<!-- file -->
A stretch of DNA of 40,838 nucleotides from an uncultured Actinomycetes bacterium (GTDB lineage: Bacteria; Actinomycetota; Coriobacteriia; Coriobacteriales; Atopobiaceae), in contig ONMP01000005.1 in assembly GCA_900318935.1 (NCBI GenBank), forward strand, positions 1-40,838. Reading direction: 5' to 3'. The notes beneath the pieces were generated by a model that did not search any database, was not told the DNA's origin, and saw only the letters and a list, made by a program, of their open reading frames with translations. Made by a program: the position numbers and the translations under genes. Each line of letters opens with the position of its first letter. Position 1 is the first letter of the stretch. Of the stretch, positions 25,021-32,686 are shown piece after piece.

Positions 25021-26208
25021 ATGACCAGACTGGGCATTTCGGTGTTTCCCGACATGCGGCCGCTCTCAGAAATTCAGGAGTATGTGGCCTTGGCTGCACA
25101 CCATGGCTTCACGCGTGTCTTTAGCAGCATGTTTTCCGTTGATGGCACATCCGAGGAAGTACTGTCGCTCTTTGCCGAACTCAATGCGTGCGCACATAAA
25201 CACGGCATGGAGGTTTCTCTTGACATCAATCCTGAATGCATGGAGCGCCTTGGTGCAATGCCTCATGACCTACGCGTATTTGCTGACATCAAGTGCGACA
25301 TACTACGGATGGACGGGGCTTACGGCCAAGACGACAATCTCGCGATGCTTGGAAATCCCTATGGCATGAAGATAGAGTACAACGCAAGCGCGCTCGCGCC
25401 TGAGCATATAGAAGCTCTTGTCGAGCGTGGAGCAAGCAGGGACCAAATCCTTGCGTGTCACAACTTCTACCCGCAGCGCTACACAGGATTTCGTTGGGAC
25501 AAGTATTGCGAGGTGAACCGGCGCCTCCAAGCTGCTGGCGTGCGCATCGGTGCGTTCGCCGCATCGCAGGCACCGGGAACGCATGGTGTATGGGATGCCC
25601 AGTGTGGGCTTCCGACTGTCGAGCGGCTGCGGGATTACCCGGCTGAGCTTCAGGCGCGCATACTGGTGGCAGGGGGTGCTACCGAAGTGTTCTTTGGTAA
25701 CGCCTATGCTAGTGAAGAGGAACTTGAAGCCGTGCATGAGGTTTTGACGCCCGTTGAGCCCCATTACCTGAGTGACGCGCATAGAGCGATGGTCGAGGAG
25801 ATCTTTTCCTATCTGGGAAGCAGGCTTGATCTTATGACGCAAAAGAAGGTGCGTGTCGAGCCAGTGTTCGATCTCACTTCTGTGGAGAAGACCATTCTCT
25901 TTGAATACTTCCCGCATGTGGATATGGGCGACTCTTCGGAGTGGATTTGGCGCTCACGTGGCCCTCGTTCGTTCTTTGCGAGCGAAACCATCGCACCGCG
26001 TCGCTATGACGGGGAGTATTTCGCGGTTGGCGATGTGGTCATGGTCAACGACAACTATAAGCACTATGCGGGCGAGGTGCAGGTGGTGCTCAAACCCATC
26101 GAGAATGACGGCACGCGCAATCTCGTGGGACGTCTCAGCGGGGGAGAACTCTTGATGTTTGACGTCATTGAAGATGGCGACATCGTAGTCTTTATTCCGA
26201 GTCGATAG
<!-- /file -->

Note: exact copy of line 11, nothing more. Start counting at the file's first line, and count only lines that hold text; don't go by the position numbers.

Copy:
25801 ATCTTTTCCTATCTGGGAAGCAGGCTTGATCTTATGACGCAAAAGAAGGTGCGTGTCGAGCCAGTGTTCGATCTCACTTCTGTGGAGAAGACCATTCTCT